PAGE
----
Have commodities peaked?

Natural resource stocks have been tumbling recently as investors flee the sector - and many analysts are calling the top of the commodities boom. But Tom Bulford isn't so sure. This could present a decent buying opportunity, he says. Here’s why.

"WANTED! Gold and Silver!"

That was the headline of a leaflet that dropped through my letter-box at the end of last week: "Silverware Urgently Wanted! Diamond Jewellery Bought For Cash! Gold is at an almost record breaking price, so don't delay. No article too small."

When the housewives of north Oxford are being urged to raid their jewellery boxes and scurry down to the scrap dealer, it sounds like the bell that rings at the top of the market.

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Stock market investors seem to have drawn the same conclusion. Share prices across the natural resources sector have been tumbling. The greed and excited anticipation that was so evident at the start of the year has turned to fear. Private investors have been running for their lives.

But there is an alternative argument here one that suggests that this could present a decent buying opportunity

China and India are still very hungry for metals

To get an insider's view of the problem I headed down to London to meet Andrew Bell. This chairman and chief executive of Regency Mines (RGM) and Red Rock Resources (RRR) knows the sector better than most.

I started by suggesting to him that the recent pullback in mining stocks was nothing more than a knee jerk reaction to a perceived slowing of the Chinese economy. He agreed, pointing to the still high price of iron ore. This is the commodity most fundamental to China's needs and its price is a good measure of how the economy is faring.

Demand for iron ore is not just a factor of the country's growth rate, Bell explained. "Under Chairman Mao", he said, "the Chinese had to live in their place of birth. Mainly that meant in the countryside. But now the process of urbanisation is under way. Every year over twenty million Chinese are quitting the countryside and heading for the city".

In any case, he continued, India is ready to take up any slack. India's 'Hindu growth rate' was traditionally about 3% per year, strangled by bureaucracy.

"You could not do anything without a permit", said Andrew. But last year growth of the Indian economy surpassed that of China for the first time.

And here's a figure for you: 45% of Indians still do not receive electricity. Since nobody has found a way of sending electricity wirelessly, this ensures a continuing demand for copper.

With 40% of the global population living in either China or India, the growth and urbanisation of these two countries will be the overriding factor for commodities for years to come.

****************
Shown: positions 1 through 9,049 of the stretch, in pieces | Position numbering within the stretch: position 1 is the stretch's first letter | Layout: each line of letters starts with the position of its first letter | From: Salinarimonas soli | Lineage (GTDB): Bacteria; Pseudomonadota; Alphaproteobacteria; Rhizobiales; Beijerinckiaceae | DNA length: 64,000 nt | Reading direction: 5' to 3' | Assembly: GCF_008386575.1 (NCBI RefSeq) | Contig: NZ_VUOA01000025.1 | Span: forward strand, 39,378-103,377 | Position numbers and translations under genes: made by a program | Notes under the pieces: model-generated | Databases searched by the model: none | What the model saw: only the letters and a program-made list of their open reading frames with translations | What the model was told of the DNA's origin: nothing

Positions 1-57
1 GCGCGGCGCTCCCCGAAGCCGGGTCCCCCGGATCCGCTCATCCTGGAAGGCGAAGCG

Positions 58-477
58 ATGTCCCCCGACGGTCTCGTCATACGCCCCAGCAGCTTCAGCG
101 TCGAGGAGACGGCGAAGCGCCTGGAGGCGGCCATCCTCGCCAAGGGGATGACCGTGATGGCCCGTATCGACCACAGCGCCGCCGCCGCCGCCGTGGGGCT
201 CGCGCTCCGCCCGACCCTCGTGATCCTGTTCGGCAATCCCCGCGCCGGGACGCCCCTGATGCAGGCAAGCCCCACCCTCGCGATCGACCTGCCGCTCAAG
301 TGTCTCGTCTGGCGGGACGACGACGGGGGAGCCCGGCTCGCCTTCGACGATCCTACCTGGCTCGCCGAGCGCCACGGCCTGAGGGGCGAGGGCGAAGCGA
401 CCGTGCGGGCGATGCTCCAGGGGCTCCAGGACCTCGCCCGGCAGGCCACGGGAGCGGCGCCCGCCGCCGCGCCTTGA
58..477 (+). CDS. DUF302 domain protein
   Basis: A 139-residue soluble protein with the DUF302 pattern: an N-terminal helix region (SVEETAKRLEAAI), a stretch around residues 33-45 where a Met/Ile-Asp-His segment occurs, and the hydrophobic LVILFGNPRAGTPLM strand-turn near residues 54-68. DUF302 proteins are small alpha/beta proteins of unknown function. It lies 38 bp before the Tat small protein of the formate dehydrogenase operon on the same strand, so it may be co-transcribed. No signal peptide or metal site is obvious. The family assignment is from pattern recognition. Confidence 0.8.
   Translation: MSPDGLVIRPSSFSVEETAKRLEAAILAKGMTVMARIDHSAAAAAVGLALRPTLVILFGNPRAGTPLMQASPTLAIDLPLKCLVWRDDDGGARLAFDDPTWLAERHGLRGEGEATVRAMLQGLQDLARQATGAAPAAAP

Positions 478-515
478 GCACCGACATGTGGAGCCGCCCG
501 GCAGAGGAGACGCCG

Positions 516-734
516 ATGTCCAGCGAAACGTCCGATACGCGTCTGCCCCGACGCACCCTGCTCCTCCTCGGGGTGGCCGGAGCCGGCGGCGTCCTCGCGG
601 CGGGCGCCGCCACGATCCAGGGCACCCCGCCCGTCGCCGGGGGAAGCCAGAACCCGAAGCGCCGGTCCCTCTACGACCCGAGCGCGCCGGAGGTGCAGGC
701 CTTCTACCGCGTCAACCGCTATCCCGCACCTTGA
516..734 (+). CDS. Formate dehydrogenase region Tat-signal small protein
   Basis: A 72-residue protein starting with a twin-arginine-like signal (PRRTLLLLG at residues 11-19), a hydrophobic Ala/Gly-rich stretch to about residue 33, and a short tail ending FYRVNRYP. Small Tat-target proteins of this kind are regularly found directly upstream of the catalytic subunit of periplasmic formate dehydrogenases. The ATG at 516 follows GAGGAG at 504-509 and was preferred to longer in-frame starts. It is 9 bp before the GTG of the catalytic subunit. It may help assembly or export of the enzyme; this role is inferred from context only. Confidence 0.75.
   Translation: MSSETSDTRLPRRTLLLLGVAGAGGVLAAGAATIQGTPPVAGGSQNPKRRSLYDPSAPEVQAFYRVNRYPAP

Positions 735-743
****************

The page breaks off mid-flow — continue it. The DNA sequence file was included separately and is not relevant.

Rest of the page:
A massive gold appetite meets a supply squeeze

Bell sees this growing demand as the key to the price of industrial metals. But for gold, other factors are at work.

On the supply side, South Africa produced over 900 tonnes of gold in the late 1970s. Today its production is below 300 tonnes per year. With world production of 2,450 tonnes last year, that leaves a huge gap.

Meanwhile, two other factors are driving demand. For the last two decades, central banks have been selling their gold reserves. Now though, the tide is turning. Mexico recently bought 100 tonnes of gold, and other countries may choose to diversify their reserves away from the dollar and follow suit.

To this we can add the appetite for gold from the nouveau riche. Demand for gold has always peaked during the Indian wedding season. This year, though, this demand was exceeded by Chinese gift-giving during Chinese New Year.

Commodities will keep rising in the long term

The long view is still surely positive for commodities. Supply simply cannot be cranked up fast enough to meet demand.

In the case of many commodities, oil for example, the obvious resources have already been exploited. A chart I spotted last week projected that output of the world's operating zinc mines will fall from 12m tonnes to 8m tonnes by 2020, while demand is expected to soar from 12m tonnes to 16m tonnes. Even aggressive mine expansion is unlikely to close this gap.

To me, the current setback in mining stocks looks like a trader's reaction to three factors. A slight slowing of Chinese growth; a generalised retreat from perceived risk consequent upon the travails of the Eurozone; and some heightening of political tensions between miners and host governments.

But as the chief executive of Zincox (ZOX) explained to me this week, if product prices stay anywhere close to today's levels, most mining ventures are set to be very profitable indeed.

I agree with Andrew Bell. "If you take a short term view", he says, "you are competing with everyone else. But if you take a long term view you are competing with far fewer people - and have a better chance of being right". The long-term view surely favours the bulls.

Tom worked as a fund manager in the City of London and in Hong Kong for over 20 years. As a director with Schroder Investment Management International he was responsible for £2 billion of foreign clients' money, and launched what became Argentina's largest mutual fund. Now working from his home in Oxfordshire, Tom Bulford helps private investors with his premium tipping newsletter, Red Hot Biotech Alert.

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